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KATSUSHIKA HOKUSAI

36 Views of Mt Fuji

22nd Aug 2015 - 21st Feb 2016

Take the opportunity to view Hokusai's renowned series of ukiyo-e woodblock prints. This series, which was originally created between 1826 and 1833, includes some of the most iconic images associated with Japanese printmaking.

Born in Edo (now Tokyo) in 1760, Katsushika Hokusai is one of the most internationally celebrated figures of Japanese art.  Hokusai was a master of the art of ukiyo-e – a genre of woodblock printing and painting that emerged in seventeenth century Japan.  Within a working life that extended over seventy years, Hokusai’s Thirty-six Views of Mount Fuji is widely regarded as the pinnacle of his career, and a key moment in the history of Japanese printmaking. 

Ukiyo-e, which translates to ‘pictures of the floating world’, rose to prominence as a school of art inspired by everyday life.  Although ukiyo-e included painting, it is the distinctive colour woodblock prints that have become most closely associated with this movement. Combining classical Chinese and Japanese methods with modern content — leisure activities, courtesans, and kabuki theatre were all common subject matter -— ukiyo-e quickly became popular across a broad spectrum of Japanese society.   It wasn’t until the genre was well established that the landscape became a prominent subject, epitomised by works such as those in Hokusai’s Thirty-six Views of Mount Fuji.

Hokusai began producing Thirty-six Views of Mount Fuji around 1830 and the series took several years to complete. The original set of 36 images was followed by a later supplement, with 46 works in total.  The series depicts the sacred mountain of Fuji viewed from different angles, in a range of moods, seasons and settings.  In keeping with the tradition of ukiyo-e, everyday activities feature prominently; people at work and play, all set against the splendour of Mt Fuji.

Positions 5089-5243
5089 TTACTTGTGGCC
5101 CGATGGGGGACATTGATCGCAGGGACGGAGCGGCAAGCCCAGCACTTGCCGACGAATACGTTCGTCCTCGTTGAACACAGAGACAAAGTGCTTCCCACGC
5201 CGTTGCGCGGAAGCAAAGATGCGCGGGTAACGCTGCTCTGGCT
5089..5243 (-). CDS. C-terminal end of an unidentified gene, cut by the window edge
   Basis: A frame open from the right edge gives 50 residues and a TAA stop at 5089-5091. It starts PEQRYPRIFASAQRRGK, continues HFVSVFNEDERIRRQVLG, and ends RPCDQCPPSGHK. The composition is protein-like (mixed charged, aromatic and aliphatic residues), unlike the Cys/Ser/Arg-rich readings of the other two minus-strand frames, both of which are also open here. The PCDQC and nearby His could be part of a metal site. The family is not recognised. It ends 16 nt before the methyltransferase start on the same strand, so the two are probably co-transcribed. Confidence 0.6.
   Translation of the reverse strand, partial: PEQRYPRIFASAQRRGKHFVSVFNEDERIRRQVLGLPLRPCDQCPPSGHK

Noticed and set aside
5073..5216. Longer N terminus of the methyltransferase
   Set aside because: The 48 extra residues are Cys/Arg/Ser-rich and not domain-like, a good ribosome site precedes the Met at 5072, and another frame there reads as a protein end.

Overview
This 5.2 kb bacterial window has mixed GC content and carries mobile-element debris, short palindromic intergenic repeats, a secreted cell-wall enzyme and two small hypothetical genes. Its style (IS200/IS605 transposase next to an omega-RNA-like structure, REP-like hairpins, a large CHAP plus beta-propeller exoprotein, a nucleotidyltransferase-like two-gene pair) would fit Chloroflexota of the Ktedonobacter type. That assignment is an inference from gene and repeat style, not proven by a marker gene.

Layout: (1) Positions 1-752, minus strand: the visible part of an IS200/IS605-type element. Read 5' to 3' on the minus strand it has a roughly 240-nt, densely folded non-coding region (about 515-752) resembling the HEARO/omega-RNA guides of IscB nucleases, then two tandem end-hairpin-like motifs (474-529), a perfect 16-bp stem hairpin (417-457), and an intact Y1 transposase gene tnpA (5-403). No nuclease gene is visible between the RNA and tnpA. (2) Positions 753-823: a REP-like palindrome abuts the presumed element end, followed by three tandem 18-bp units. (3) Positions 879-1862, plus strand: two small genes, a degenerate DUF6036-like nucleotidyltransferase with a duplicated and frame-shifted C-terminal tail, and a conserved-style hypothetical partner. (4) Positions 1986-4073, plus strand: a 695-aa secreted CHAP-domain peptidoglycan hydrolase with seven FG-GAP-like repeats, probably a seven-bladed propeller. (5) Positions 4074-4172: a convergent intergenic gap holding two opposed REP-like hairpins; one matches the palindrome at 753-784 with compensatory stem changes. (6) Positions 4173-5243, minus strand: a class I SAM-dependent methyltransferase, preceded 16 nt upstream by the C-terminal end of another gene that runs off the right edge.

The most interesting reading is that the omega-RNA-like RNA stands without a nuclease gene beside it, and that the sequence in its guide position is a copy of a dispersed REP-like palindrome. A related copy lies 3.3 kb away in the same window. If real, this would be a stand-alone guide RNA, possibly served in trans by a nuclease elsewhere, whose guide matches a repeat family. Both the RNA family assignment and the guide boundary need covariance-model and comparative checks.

Thirty-six Views of Mount Fuji reflects the great level of skill possessed by Hokusai in this mature period of his life. The works were considered to be an entirely new direction for ukiyo-e and ‘the first real high point of the independent Japanese landscape print’.(1)  In 1834, Hokusai produced an additional 100 Views of Mount Fuji. Originally published as a three-volume book, 100 Views of Mount Fuji  was later republished in London (in 1880) and would go on to have significant influence on European artists.

One of Hokusai’s great achievements was the way in which his work bridged between East and West.  At this time, Japan was a nation secluded from the world by its feudal rulers – disconnected from developments of international art.  Hokusai succeeded in bringing the traditional techniques learned from his masters together with ideas he gleaned from available material on Western art. This was particularly evident in his use of Western-style perspective in the treatment of the landscape.

The international publication of 100 Views of Mount Fuji in the nineteenth century vastly extended knowledge of Hokusai’s work.  After many years of isolation, the discovery of ukiyo-e imagery was a revelation to artistic communities in Europe and elsewhere, and Hokusai become a key figure in the wider understanding of Japanese art.

1. Lane, Richard. Images from the Floating World. (Oxford: Oxford University Press, 1978). 164.

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